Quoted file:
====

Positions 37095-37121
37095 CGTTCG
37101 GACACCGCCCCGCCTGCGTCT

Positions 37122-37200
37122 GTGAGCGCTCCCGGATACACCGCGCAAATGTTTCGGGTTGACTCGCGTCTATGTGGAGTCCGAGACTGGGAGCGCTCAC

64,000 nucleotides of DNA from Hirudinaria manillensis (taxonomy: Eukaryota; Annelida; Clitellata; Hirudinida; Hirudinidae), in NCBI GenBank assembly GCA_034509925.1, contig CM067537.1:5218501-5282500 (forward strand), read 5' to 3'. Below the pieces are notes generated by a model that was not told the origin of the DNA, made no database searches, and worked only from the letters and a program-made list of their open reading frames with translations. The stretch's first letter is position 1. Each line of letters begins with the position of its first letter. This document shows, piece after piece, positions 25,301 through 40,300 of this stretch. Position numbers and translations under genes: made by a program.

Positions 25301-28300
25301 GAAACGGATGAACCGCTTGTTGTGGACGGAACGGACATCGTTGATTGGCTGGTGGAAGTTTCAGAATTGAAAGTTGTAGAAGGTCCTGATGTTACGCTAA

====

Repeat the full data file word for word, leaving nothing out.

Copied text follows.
Positions 37095-37121
37095 CGTTCG
37101 GACACCGCCCCGCCTGCGTCT

Positions 37122-37200
37122 GTGAGCGCTCCCGGATACACCGCGCAAATGTTTCGGGTTGACTCGCGTCTATGTGGAGTCCGAGACTGGGAGCGCTCAC

64,000 nucleotides of DNA from Hirudinaria manillensis (taxonomy: Eukaryota; Annelida; Clitellata; Hirudinida; Hirudinidae), in NCBI GenBank assembly GCA_034509925.1, contig CM067537.1:5218501-5282500 (forward strand), read 5' to 3'. Below the pieces are notes generated by a model that was not told the origin of the DNA, made no database searches, and worked only from the letters and a program-made list of their open reading frames with translations. The stretch's first letter is position 1. Each line of letters begins with the position of its first letter. This document shows, piece after piece, positions 25,301 through 40,300 of this stretch. Position numbers and translations under genes: made by a program.

Positions 25301-28300
25301 GAAACGGATGAACCGCTTGTTGTGGACGGAACGGACATCGTTGATTGGCTGGTGGAAGTTTCAGAATTGAAAGTTGTAGAAGGTCCTGATGTTACGCTAA